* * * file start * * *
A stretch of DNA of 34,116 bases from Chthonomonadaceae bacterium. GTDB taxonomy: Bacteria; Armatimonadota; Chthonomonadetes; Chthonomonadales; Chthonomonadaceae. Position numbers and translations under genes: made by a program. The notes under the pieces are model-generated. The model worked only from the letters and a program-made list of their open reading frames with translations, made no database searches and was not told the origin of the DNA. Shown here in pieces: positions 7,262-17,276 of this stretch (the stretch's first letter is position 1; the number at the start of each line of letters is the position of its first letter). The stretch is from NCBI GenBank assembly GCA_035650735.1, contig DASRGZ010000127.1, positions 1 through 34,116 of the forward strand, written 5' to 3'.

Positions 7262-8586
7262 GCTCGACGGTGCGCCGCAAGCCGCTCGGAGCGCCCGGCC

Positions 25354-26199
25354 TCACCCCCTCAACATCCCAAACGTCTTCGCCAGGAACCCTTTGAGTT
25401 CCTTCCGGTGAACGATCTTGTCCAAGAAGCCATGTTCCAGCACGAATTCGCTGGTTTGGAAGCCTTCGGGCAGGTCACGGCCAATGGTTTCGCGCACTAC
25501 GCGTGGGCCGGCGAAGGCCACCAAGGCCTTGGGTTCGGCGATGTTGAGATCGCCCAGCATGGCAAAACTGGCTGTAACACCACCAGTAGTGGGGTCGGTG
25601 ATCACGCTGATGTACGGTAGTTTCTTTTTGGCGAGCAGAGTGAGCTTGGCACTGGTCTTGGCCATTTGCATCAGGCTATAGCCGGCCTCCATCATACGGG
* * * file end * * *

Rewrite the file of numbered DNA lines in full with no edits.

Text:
A stretch of DNA of 34,116 bases from Chthonomonadaceae bacterium. GTDB taxonomy: Bacteria; Armatimonadota; Chthonomonadetes; Chthonomonadales; Chthonomonadaceae. Position numbers and translations under genes: made by a program. The notes under the pieces are model-generated. The model worked only from the letters and a program-made list of their open reading frames with translations, made no database searches and was not told the origin of the DNA. Shown here in pieces: positions 7,262-17,276 of this stretch (the stretch's first letter is position 1; the number at the start of each line of letters is the position of its first letter). The stretch is from NCBI GenBank assembly GCA_035650735.1, contig DASRGZ010000127.1, positions 1 through 34,116 of the forward strand, written 5' to 3'.

Positions 7262-8586
7262 GCTCGACGGTGCGCCGCAAGCCGCTCGGAGCGCCCGGCC

Positions 25354-26199
25354 TCACCCCCTCAACATCCCAAACGTCTTCGCCAGGAACCCTTTGAGTT
25401 CCTTCCGGTGAACGATCTTGTCCAAGAAGCCATGTTCCAGCACGAATTCGCTGGTTTGGAAGCCTTCGGGCAGGTCACGGCCAATGGTTTCGCGCACTAC
25501 GCGTGGGCCGGCGAAGGCCACCAAGGCCTTGGGTTCGGCGATGTTGAGATCGCCCAGCATGGCAAAACTGGCTGTAACACCACCAGTAGTGGGGTCGGTG
25601 ATCACGCTGATGTACGGTAGTTTCTTTTTGGCGAGCAGAGTGAGCTTGGCACTGGTCTTGGCCATTTGCATCAGGCTATAGCCGGCCTCCATCATACGGG